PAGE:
Here at the Lab, we initiated Compagnie Financière Richemont (OTCPK:CFRHF) (OTCPK:CFRUY) analyzing Bluebell Capital Partners’ activism involvement against the Rupert family (Richemont’s main shareholder). As a reminder, in detail, Richemont’s equity capital includes 522 million A shares with a face value of CHF 1 each and as many B shares with a face value of 10 cents. This mechanism leads the Rupert family to have 9-10% of the total capital with over 50% of the voting rights. As we can see from the snap below, this represents the highest disproportion in equity control compared to the other luxury players.
There is a piece of recent news that is worth deeper consideration – Richemont is preparing a dual listing. Last week, the Swiss holding company announced its intention to end its depositary receipts program in South Africa and to list its type A shares on the Johannesburg Stock Exchange. The one in the South African capital will be a secondary listing after the Zurich one.
So far, the company has operated a depositary receipts program in South Africa through its subsidiary Richemont securities. With the new structure, the depository receipts will be traded on the Johannesburg stock exchange and can be traded for A shares at a ratio of ten depository receipts to one A share. Richemont said in an official statement:
These depository receipts were originally created and issued to facilitate dealings between South African investors and the company, in accordance with the exchange control requirements in effect at the time.
However, the depositary receipt program is no longer needed for this purpose, as Richemont’s A shares can now be listed, as a secondary listing.
The proposed termination of the depositary receipts program would provide greater flexibility for the company’s shareholders, facilitating cross-border trading of Richemont’s A shares between investors on the JSE and the Swiss exchange. According to our analysis, this streamlined structure would also reduce admin costs and complexity. Achievement of these objectives requires the cancellation of the Depositary Receipts program and, should the holders approve the termination of the program and Richemont obtains other relevant regulatory approvals, the Depository Receipts holders will receive one A share free of charge in exchange for ten depositary receipts in their possession, and the A shares will be listed on the JSE as a secondary listing. This conversion won’t lead to any A shares interruption and for current investors, their position won’t be affected.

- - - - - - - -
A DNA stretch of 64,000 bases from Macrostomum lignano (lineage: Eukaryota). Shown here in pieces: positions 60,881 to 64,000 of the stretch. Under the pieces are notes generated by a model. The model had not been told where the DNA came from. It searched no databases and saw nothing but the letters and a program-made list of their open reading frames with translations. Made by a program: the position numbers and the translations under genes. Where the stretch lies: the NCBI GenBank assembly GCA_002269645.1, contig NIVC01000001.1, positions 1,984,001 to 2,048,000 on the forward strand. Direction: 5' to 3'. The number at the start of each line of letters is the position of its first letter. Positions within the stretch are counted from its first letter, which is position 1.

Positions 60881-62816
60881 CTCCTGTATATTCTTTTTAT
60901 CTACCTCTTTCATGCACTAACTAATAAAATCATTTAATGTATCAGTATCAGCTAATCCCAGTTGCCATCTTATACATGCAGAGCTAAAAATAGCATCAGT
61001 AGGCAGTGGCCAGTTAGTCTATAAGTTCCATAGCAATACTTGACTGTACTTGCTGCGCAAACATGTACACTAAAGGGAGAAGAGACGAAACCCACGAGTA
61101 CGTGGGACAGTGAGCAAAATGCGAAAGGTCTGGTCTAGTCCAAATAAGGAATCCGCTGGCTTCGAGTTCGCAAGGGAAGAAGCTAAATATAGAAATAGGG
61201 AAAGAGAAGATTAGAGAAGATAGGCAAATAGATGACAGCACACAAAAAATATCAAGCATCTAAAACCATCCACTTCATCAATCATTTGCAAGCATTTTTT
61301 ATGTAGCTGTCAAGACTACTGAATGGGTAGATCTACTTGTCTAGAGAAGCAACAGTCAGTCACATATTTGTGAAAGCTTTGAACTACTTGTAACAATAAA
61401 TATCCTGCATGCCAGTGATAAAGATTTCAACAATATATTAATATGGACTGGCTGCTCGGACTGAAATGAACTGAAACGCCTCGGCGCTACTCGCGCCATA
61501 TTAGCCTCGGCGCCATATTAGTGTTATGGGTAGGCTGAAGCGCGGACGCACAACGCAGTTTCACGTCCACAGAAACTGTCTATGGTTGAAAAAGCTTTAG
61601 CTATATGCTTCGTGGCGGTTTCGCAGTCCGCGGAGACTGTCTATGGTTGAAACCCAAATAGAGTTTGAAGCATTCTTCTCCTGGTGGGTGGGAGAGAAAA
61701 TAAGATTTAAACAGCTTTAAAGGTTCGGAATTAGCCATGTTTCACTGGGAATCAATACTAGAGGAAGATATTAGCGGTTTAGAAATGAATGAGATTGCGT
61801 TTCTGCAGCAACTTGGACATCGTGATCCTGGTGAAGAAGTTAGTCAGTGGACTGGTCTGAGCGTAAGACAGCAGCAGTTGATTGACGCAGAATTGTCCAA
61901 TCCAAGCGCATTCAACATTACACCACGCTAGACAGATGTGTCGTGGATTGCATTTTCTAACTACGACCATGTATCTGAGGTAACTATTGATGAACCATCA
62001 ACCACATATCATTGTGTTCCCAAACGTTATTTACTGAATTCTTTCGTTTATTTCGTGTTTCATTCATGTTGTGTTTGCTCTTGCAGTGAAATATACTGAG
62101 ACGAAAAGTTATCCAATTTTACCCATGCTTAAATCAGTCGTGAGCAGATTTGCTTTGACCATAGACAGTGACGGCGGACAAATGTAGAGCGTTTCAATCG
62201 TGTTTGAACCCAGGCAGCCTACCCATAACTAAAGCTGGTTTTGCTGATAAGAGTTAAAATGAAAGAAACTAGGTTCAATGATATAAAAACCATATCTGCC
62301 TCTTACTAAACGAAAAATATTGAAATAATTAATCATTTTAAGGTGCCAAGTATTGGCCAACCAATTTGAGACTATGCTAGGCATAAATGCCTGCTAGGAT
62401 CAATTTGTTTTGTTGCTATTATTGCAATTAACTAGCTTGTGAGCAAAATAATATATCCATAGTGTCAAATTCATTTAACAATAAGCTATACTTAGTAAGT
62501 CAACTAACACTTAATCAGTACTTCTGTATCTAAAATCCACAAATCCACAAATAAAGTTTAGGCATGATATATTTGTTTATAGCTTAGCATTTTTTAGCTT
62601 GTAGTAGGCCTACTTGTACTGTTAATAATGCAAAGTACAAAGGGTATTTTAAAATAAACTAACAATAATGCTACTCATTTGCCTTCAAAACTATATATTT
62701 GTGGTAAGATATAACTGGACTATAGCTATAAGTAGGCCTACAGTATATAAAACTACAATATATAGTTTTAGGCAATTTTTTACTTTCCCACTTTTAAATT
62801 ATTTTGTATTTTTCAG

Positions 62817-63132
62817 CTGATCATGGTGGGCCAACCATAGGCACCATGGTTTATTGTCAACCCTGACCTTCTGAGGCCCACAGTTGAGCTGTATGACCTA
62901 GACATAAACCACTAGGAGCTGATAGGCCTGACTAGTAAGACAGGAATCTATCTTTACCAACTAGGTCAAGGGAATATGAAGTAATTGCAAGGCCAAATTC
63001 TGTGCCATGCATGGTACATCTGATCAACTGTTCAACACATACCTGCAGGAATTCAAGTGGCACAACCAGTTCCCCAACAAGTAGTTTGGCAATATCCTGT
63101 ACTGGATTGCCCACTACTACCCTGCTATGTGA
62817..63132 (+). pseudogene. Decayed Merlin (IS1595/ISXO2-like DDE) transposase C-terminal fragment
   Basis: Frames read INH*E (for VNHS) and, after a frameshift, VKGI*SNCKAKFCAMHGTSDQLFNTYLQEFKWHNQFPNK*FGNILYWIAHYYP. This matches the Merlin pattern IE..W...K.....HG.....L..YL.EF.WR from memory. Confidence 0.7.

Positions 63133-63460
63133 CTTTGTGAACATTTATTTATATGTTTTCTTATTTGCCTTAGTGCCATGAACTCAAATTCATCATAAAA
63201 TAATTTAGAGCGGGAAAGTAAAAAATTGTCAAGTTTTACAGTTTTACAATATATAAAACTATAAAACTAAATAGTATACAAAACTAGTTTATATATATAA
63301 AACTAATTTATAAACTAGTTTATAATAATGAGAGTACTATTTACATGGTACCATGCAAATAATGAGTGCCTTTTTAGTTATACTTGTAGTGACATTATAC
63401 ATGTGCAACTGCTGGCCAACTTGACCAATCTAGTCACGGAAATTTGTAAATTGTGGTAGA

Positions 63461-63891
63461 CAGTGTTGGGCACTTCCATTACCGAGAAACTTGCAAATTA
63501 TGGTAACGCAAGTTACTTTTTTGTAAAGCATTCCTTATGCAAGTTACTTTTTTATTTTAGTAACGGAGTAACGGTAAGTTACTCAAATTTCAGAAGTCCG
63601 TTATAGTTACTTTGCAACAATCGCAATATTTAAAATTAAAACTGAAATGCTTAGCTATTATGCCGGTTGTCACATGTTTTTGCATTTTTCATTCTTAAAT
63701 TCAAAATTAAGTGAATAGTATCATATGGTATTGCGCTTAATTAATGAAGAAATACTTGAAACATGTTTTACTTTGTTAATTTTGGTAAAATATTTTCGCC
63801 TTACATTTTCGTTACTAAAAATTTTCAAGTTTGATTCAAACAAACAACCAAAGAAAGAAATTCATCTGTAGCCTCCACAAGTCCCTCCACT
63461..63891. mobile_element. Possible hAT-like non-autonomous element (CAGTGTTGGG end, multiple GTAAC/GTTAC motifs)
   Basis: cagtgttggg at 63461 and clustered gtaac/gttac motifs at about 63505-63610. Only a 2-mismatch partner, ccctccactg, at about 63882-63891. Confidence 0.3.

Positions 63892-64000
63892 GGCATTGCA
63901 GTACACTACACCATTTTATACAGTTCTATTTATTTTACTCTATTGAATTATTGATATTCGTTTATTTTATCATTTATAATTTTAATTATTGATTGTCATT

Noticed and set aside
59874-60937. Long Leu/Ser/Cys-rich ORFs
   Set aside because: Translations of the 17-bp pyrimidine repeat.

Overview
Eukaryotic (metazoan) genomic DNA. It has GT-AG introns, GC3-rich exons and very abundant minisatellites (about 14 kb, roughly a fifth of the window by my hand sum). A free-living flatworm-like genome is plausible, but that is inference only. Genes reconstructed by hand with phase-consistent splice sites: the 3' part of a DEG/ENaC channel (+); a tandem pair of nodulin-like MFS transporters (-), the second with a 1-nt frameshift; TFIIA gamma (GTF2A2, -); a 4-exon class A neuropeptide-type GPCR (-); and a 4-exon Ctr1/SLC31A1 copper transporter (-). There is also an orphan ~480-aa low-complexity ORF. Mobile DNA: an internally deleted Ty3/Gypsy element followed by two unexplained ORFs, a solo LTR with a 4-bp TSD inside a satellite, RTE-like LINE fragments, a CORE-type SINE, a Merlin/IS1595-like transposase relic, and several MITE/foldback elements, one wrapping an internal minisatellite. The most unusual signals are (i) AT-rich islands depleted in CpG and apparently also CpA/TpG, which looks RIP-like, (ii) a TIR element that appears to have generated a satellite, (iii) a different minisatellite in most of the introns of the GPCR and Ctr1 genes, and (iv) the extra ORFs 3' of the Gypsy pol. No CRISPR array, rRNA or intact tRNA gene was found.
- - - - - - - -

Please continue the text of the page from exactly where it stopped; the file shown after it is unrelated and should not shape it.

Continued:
Richemont’s deadline for voting is programmed for April 3rd, while the listing of the A shares and A warrants on the Johannesburg exchange is scheduled for April 19th. Here at the Lab, we were not particularly enthusiastic about Bluebell’s involvement; however, their investment was just 0.2% of the total capital. Last time, we concluded that corporate governance issues could not be unnoticed, and today, double checking Richemont’s main shareholders, Bluebell Capital Partners is not there.
There is a rumor circulated by the Swiss press about LVMH’s intention to get its hands on Richemont! And this is a gossip that the fashion & luxury sector and a few of our readers were asking our team. As you know, we are usually not providing any comment on mega-acquisitions; however, it is no news that LVMH has recently decided to expand its influence in the luxury jewelry market. After completing a record deal for the acquisition of Tiffany & Co, we are sure that the French company would be interested in expanding its roster already populated by Bulgari and Chaumet.
As already mentioned, Richemont is currently the fourth largest company in the luxury world, and in addition to Cartier, manages brands such as IWC, Van Cleef & Arpels, and Buccellati. However, to buy Richemont, LVMH would have to pay at least €100 billion, considering a 30% premium. It would be a price equal to 18x the company’s EBITDA, a value which is higher than the average of luxury peers (17.4x), and also higher than Tiffany’s recent acquisition (14.4x). In our view, there are three major hurdles to making the deal. The first concerns LVMH’s intention to raise the necessary debt for the closing. Secondly, LVMH should convince Johann Rupert to make this happen, and most importantly, the French player would have to wait for international antitrust agencies’ authorization.
Conclusion and Valuation
Cross-checking the latest watch report, Swiss February exports were up 12% on a yearly basis (after a plus 9% in January). Compared to the pre-COVID-19 area, we are up by an additional 27% and 14% in February and January, respectively. China continues to improve and US and Europe trends remain strong. In our last analysis, we concluded that Richemont was still trading at a 27 P/E ratio, in line with its historical average. For this reason, having commented on its latest numbers and with a positive view on Jan-Feb data, we confirmed our EPS 2023 estimates of €4.5, implying a price target of CHF 115 per share ($12.5 in ADR). Therefore, we maintain an equal weight.
Editor’s Note: This article discusses one or more securities that do not trade on a major U.S. exchange. Please be aware of the risks associated with these stocks.
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